Fahd Humayun & Syed Hassan Akbar
When Soviet Foreign Minister Edvard Shevardnadze visited Kabul and Islamabad in 1989 to discuss a peaceful transition from the Afghan war, the militants he sought to meet refused to give him an audience. A spokesperson for the fighters said they saw no reason to meet Shervardnadze once it became clear he had brought no new ideas from Moscow. “They had nothing new, and we had nothing new,” the spokesperson said. “So what’s the point?”
Twenty-eight years later, a shortage of new ideas is why a different superpower is still getting it wrong in Afghanistan. President Donald Trump’s plan for Afghanistan will reportedly allow for the deployment of 3,900 more troops in the hope of accomplishing what 16 years and 150,000 soldiers from a coalition of dozens of countries could not. And at home, Pakistanis tired of managing the fallout from an interminable war and being apportioned blame for not doing enough are reconsidering the merits of an increasingly asymmetric relationship with Washington.
Whichever way you cut it, a military solution to the Afghan war is as unlikely today as it was seven years ago. With the Taliban controlling 40 percent of Afghanistan, a few thousand additional troops are unlikely to alter the insurgency’s on-ground calculus. Three-fourths of Taliban financing comes from opium produced inside Afghanistan. In 2016 alone, the insurgency’s largest source of funds witnessed a 43 percent increase. A fractured government and its ineffective Afghan National Army has failed to demonstrate the ability to turn the insurgency’s tide. At the same time, the Taliban too are diversifying, limiting the extent of leverage Pakistan may have once had. Recent reports suggest that families of the Taliban leadership have relocated to Iran. Both Moscow and Tehran are actively engaged with the Taliban giving them greater strategic buy-in. The expectation that Pakistan alone can magically engineer solutions to offset Washington’s failings or Kabul’s shortcomings is thus flawed.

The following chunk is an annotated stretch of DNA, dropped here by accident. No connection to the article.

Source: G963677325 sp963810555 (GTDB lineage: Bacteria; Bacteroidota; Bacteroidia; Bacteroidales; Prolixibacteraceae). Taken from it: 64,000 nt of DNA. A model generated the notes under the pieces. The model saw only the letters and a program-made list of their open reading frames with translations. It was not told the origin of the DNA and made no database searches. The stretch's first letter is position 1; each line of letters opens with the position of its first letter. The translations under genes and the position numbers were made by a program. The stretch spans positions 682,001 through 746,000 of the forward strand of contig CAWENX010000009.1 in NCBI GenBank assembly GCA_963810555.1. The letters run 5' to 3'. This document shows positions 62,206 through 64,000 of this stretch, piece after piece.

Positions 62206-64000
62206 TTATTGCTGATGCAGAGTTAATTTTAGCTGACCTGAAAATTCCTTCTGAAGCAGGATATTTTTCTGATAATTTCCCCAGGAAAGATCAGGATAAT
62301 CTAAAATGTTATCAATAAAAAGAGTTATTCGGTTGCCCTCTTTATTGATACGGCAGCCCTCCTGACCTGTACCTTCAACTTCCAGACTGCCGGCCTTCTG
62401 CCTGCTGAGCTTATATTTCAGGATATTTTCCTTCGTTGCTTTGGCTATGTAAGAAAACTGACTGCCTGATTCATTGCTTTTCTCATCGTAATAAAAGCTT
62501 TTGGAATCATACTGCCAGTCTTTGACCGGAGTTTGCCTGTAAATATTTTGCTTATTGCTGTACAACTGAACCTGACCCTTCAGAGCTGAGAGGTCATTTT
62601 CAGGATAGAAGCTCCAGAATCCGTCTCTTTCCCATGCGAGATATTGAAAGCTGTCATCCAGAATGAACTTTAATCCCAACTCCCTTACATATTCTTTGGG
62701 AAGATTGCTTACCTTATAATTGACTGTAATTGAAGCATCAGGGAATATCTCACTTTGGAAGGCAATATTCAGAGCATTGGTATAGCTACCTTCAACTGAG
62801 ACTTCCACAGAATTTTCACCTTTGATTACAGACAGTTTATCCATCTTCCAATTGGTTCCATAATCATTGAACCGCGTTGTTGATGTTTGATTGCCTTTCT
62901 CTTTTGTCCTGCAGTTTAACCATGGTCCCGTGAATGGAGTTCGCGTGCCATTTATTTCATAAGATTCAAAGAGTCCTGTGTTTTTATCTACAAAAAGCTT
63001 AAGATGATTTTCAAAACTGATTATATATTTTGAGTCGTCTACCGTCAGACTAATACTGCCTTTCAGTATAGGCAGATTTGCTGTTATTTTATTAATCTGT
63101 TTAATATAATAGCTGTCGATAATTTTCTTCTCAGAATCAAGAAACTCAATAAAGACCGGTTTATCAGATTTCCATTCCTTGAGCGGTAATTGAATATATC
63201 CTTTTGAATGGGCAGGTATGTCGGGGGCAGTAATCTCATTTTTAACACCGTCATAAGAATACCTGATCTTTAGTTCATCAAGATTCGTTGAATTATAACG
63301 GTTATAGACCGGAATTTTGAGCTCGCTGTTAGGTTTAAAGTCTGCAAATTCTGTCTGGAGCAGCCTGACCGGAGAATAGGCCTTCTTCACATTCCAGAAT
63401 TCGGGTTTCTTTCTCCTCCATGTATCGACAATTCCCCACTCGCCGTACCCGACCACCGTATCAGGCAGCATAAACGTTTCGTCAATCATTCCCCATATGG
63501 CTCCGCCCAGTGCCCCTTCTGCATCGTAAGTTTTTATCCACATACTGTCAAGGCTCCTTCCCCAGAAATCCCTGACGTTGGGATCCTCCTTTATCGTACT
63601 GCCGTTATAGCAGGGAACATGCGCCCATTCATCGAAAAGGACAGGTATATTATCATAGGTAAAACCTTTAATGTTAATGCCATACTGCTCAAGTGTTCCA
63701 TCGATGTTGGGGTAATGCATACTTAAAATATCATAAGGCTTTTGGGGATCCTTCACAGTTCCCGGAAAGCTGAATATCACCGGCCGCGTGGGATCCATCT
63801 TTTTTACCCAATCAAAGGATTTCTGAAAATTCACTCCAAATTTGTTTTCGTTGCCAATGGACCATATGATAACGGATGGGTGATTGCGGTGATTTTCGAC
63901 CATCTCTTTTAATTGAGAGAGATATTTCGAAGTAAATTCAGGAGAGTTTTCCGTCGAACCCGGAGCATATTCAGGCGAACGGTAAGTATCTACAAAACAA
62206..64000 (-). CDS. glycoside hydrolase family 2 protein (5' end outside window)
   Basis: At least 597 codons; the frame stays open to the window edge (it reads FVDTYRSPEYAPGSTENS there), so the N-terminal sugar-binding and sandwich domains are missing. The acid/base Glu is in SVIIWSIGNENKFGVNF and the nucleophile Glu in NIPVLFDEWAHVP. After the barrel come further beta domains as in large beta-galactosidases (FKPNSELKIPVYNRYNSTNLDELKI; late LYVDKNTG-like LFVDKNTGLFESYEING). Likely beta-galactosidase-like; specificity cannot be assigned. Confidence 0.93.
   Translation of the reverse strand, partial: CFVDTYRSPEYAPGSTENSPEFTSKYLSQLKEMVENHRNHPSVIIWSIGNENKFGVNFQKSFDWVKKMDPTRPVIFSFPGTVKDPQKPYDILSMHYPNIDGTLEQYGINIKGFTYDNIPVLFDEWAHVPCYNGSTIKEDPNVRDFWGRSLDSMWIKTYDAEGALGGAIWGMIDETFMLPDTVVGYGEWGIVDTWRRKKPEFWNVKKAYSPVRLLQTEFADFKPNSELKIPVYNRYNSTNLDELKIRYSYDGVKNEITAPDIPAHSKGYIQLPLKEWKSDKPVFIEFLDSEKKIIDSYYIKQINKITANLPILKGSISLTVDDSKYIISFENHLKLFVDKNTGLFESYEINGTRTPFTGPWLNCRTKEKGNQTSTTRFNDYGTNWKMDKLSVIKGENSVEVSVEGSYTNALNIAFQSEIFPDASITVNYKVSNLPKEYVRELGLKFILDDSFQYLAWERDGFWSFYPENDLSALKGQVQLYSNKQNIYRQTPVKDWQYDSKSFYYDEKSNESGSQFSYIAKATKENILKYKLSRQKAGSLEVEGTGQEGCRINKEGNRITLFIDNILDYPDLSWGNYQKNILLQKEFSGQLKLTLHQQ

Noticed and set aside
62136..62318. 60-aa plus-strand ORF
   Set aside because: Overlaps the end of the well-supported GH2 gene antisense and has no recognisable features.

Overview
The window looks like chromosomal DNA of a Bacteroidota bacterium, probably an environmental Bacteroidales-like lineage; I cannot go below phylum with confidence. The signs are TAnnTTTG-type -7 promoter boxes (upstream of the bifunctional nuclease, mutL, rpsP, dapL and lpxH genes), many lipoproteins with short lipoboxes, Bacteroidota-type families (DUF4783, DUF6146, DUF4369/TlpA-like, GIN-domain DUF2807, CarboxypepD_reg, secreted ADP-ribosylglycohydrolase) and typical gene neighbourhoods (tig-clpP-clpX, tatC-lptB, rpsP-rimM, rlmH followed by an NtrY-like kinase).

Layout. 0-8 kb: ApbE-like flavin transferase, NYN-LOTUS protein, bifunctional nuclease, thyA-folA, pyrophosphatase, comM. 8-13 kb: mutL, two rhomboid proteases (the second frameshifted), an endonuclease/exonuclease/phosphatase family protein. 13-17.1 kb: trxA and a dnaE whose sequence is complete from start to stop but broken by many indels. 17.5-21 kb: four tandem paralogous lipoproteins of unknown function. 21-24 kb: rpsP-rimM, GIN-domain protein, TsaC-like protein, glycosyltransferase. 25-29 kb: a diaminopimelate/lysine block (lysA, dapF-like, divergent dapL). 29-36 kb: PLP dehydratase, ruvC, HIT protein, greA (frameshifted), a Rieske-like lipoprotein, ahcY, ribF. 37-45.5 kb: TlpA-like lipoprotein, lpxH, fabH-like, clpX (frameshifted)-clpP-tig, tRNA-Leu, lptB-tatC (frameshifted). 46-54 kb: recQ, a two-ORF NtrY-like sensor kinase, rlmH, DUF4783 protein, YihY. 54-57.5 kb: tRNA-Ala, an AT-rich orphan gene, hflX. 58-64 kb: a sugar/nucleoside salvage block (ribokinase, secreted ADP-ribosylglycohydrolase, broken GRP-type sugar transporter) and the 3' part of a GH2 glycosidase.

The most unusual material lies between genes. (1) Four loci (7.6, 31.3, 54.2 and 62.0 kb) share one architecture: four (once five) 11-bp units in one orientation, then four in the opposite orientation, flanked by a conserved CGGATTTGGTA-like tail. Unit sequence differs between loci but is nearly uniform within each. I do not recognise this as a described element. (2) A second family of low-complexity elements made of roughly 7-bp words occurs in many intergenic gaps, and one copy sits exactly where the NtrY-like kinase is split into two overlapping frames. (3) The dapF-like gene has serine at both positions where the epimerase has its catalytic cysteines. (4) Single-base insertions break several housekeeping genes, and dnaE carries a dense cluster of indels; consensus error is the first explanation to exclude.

Pakistan’s frustration at getting shafted in the global blame-game on Afghanistan is legitimate. Nobody enjoys being cast as a recurring spoiler in somebody else’s forever war, least of all if you happen to be a key counter-terrorism partner that has sunk significant political capital into hosting and facilitating multiple rounds of peace talks, while single-handedly waging a large and near impossible counter-insurgency operation at home. At least two rounds of these talks in the summers of 2015 and 2016 were thwarted by Afghanistan leaking the news of Mullah Omar’s death, and the United States eliminating Mullah Mansour respectively. Since then, the reconciliation process has been in deep-freeze.
The United States, for its part, still hasn’t realized that an open-ended commitment in Afghanistan constricts the space for a political solution. Nor has it sought to rectify the Obama-era inconsistencies behind fight-talk-fight: In the United States, the Taliban are still not seen as a political reality and the Haqqanis remain blacklisted despite co-piloting an insurgency that Kabul has desperately been trying to lure to the negotiating table. And in spite of its histrionics (or perhaps because of them) Washington continues to misread the regional dynamic.
America’s invitation to India to get its hands dirty, while neglecting to include China and Iran, both of which are immediate neighbors, may go down as the biggest example of America’s regional myopia over the course of the war. China, as the second largest economy of the world and the single-largest foreign investor in Afghanistan, has been working steadily to create concentric circles of economic interdependence with CPEC as their center of gravity while shoring up geopolitical influence. China has also quietly engaged in backdoor talks with the Taliban since 2014, and has along with the US been a part of all major initiatives to bring about reconciliation. Half a dozen rounds of talks with the Taliban, either directly or indirectly with the group’s Qatar office, have taken place in Beijing and Urumqi, indicative of the fact that the Taliban accept China as a neutral arbiter.